There’s always a soothing process that comes with creating something new. Maybe it’s dipping your paintbrush in the paint, then lifting your arm to drag the bristles across the page; listening to the rough scratch of a pencil on paper as you scribble out your thoughts; or for some, busting out the sewing machine, pumping the pedal until you’ve reached the end of the thread. It’s in these processes that we can often find relief, comfort, or can simply take a deep breath. The creative process has a certain sort of cathartic release, providing an avenue to overcome the challenges of life or a way to let out your emotions. Sneha is a girl who knows this process well, and holds it dearly, especially as she faced obstacles in her life.

Sneha has physical disabilities in her arms and legs, limiting her capacity to work in manual labor, which is a common career path for people from Perumpally, the village she’s from in the Jawadhu Hills region of India. This wouldn’t have been a terrible problem for her because she was in school and could aim for a career outside of manual labor. However, this was quickly no longer an option since she would have to leave Perumpally to pursue higher education, and her parents didn’t want to send her away because of her physical disabilities. Life would be difficult to navigate in a new place on her own with her disabilities, and they wanted to protect her. So Sneha stopped going to school after 10th grade, which left her feeling extremely disappointed. She felt as if she couldn’t contribute to anything, and her disabilities were blocking her from new opportunities.

But Sneha had a friend who told her about a free tailoring course provided by The Hope Venture. Sneha gladly attended the classes and learned the skills, and now she can stitch clothes for herself and for her parents. Her family used to hire someone to stitch all their clothes for them, but now Sneha can do it herself—how dignifying! Not only can she help her family, but she can also turn it into a career for herself. She thought there were no options for something like this—that she was stuck being limited by her disabilities—but attending the tailoring class showed her differently.

So Sneha gladly takes her seat in front of her sewing machine—because it’s dignifying to work and provide a source of income for her family—but also because it’s joyous to use her hands and feet, which had always been a limiting obstacle in her life but now are used to bring hope and dignity to her life. She gets to engage in the creative process, giving her an avenue to find an outlet of release, using the very parts of her that once caused her so much grief. It’s a way to work the anger and frustration of her disability out, and in the process, create a new life for herself as she creates new garments.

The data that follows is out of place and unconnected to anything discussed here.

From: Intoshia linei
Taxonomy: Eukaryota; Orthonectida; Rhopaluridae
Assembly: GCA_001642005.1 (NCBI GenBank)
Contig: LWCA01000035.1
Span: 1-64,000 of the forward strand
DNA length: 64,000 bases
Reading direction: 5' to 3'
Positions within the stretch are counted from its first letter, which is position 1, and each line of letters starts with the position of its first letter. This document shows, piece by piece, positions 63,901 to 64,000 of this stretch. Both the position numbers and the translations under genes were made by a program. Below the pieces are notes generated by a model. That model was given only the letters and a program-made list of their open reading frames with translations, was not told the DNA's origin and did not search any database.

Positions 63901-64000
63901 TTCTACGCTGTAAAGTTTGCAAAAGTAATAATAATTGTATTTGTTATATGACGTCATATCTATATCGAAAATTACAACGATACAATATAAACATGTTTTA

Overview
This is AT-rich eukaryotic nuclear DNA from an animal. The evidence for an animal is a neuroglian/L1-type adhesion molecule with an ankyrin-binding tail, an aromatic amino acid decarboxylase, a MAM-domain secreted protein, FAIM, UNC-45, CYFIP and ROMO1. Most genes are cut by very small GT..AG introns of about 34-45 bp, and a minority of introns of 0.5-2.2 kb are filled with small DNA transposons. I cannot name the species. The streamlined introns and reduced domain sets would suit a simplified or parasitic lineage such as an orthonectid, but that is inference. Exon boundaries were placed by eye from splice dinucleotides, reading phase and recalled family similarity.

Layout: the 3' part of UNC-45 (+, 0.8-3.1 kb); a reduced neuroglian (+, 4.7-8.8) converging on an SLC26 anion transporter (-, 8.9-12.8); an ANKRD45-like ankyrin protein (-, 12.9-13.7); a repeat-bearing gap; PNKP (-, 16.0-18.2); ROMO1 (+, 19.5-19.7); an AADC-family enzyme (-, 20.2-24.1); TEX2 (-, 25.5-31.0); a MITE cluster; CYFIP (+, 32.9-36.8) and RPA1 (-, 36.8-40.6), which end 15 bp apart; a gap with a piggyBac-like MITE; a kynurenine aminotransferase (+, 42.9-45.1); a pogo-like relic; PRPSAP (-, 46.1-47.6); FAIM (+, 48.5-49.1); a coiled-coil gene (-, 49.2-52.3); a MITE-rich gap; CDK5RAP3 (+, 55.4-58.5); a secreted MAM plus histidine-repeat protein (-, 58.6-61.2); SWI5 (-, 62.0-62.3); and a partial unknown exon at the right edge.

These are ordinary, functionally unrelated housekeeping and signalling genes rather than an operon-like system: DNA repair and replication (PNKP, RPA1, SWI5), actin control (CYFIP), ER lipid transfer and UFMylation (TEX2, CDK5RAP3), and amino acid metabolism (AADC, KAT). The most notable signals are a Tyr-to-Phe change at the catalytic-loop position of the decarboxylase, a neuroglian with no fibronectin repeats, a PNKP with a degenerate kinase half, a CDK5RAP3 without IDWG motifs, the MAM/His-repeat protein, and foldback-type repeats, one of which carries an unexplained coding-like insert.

To impact more people like Sneha, donate to our Jawadhu Hills Project today!



By Featured, Project Stories

The Dignity of a Garment.

The soft whirring of a sewing machine floats throughout a small home in a slum in one of India’s largest cities, Bangalore. Vaideeshwari faithfully spends hours at her sewing table, dutifully stitching intricate details into the garments of clothing she is working on by piecing sections of fabric together, or tailoring the garment to be the perfect fit for the wearer. She toils on… but not aimlessly. No, Vaideeshwari has a real sense of purpose and dignity in her work. She doesn’t see each piece of clothing she completes as just a garment, but as something dignifying. It’s dignifying for the person who gets to call it their own and wear it, yes, but it’s also dignifying for herself.

You see, Vaideeshwari comes from a family that doesn’t have a lot. She and her husband are trying to raise two boys—one in kindergarten and one in third grade—but there was a time when they were struggling to make ends meet. Her husband welds for daily wages, but that means there’s no guarantee of work every day, and at the time, that was the family’s only source of income. The inconsistency was stressful for Vaideeshwari because she wanted to be able to provide for her family. She wanted to help, but she had no education, wasn’t trained, and therefore, couldn’t find any work. Her family was stuck in a cycle, scraping the bottom of the tank just to get by from wage to wage from her husband’s welding.

That was until Vaideeshwari heard about The Hope Venture’s Vocational Training Center where sewing and tailoring skills are taught to many women who are often in situations similar to her own. She eagerly began attending the classes and learned the tailoring skills she needed. Now she can sew, stitch, bind, cut, hem, line, and press! She often makes dresses for women and children, and because of her work, she is able to get income for her family.

Some day, Vaideeshwari dreams of opening her own tailoring shop where she can continue to put her newly learned skills to use as she sews and alters clothing. For now though, even without her own shop, the income she is earning from her handiwork is steady and supplements the income her husband may earn. They can better meet the needs of their family and work towards making sure their sons have an opportunity to complete their education. And this—the ability to work and provide for her family—is what makes the garments Vaideeshwari creates so dignifying as she stitches them together. They represent her opportunity to engage in the act of working to honorably support her family.

To impact more women like Vaideeshwari, donate to our India Tailoring & Computers Project today!